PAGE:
There are now more microplastic particles than fish larvae in Portugal's Douro estuary, said researchers at the University of Porto, Portugal.
There are more microplastics particles than fish larvae in the mouth of the Douro estuary near Porto, Portugal. That’s the conclusion reached by a study from the Interdisciplinary Centre of Marine and Environmental Research (CIIMAR) of the University of Porto.
According to researchers, there are 1 ½ microplastic particles for every fish larva.
CIIMAR researcher Sandra Ramos said there is everything from plastic bags, bottle caps, and plastic fibres in the river.
“River currents, winds, and the sun’s ultraviolet rays have degraded the plastics’ smallest particles,” she said.
The consequences are very negative, not only for the reproduction of fish but also for the fact that plastic has entered the natural food chain, including that of human beings.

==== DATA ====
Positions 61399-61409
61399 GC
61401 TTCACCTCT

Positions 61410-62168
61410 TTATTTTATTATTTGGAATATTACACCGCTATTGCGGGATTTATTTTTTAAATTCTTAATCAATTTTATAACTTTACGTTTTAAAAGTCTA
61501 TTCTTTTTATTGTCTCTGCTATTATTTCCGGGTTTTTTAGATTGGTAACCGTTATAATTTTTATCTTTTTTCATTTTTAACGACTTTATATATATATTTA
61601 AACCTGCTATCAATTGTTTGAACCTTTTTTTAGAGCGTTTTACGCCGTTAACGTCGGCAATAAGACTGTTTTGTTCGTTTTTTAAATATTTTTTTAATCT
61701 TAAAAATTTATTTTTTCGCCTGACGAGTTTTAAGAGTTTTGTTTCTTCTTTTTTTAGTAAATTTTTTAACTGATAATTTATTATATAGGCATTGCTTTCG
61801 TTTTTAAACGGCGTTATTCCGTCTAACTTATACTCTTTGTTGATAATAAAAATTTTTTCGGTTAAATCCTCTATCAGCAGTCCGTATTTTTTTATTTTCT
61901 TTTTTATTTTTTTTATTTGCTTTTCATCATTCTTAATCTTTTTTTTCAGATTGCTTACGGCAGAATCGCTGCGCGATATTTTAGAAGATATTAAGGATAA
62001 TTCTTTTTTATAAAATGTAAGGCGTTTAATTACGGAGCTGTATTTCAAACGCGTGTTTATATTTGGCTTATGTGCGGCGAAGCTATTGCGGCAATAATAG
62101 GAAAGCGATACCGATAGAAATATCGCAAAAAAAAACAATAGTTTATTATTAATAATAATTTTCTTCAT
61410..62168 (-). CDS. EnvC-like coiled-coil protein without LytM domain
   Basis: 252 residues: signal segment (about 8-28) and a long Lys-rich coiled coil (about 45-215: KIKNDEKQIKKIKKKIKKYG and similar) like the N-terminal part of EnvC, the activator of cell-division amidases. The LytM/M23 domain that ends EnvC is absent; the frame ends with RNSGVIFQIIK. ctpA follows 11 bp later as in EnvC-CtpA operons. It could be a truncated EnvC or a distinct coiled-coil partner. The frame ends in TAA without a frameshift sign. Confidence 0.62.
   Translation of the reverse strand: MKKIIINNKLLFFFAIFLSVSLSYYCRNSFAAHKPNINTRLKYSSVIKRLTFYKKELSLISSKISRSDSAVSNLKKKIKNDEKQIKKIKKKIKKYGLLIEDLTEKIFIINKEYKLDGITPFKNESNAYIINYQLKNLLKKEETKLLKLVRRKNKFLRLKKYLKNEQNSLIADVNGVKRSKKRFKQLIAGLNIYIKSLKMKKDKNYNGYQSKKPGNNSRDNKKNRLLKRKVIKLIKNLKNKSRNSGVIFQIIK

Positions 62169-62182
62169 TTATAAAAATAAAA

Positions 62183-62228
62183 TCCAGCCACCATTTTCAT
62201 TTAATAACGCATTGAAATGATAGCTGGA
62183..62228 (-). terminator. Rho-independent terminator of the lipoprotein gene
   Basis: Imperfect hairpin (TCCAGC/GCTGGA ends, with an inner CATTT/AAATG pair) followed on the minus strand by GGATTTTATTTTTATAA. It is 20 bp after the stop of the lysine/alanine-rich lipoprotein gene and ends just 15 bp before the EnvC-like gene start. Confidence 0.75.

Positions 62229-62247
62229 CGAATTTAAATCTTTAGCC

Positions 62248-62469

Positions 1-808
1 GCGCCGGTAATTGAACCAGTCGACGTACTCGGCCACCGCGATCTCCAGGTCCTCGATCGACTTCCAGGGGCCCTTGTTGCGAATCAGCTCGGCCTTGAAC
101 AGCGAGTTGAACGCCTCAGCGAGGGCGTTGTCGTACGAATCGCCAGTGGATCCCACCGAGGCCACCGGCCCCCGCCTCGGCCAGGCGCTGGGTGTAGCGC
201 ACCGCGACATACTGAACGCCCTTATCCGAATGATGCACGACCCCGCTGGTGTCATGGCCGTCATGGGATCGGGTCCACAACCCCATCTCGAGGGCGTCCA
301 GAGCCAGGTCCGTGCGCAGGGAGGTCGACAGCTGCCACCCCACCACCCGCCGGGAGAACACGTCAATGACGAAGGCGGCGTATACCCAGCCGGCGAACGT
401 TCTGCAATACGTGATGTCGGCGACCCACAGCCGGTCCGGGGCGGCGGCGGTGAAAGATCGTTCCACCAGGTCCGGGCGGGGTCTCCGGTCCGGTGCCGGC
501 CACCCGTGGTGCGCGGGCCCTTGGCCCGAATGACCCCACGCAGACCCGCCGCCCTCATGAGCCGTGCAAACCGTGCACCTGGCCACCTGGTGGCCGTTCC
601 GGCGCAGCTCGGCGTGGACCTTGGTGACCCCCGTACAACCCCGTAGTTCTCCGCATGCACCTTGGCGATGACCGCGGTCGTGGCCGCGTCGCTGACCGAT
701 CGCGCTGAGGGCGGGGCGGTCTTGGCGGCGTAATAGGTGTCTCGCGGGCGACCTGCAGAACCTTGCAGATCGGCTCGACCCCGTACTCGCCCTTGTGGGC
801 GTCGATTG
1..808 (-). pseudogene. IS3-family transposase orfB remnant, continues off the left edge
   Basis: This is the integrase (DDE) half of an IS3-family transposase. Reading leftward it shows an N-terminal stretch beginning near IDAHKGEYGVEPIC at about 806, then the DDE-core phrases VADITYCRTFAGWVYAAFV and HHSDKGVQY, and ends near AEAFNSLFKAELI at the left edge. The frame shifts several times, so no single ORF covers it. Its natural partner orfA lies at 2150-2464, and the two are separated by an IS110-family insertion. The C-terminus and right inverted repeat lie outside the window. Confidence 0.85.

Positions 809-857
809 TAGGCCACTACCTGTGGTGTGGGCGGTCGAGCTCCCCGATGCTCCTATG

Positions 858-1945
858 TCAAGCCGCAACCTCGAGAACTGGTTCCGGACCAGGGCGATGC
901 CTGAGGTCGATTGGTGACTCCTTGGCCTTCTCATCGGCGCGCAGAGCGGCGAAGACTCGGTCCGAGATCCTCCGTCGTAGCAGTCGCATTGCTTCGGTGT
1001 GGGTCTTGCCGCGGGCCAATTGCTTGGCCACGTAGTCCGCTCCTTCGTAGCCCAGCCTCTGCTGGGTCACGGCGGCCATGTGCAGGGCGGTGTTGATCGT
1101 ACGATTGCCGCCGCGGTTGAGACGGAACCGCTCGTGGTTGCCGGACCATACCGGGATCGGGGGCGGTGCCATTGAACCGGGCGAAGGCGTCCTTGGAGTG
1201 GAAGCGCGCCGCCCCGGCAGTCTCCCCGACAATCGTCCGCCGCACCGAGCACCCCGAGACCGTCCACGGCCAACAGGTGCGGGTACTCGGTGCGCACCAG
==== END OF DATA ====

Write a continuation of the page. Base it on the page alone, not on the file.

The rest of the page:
“Fish larvae assume that microplastics are food and they can have an intestinal blockage that can end in death in case they eat it. On the other hand, after eating a lot of plastic, the fish larvae stomach will be full of plastic and not real food, so they’ll die.”
According to Ramos, the study also showed that the concentration of plastic particles rises during the rainy season when the river flow is stronger, which "reveals that the source of pollution originates upstream in Spain," she said.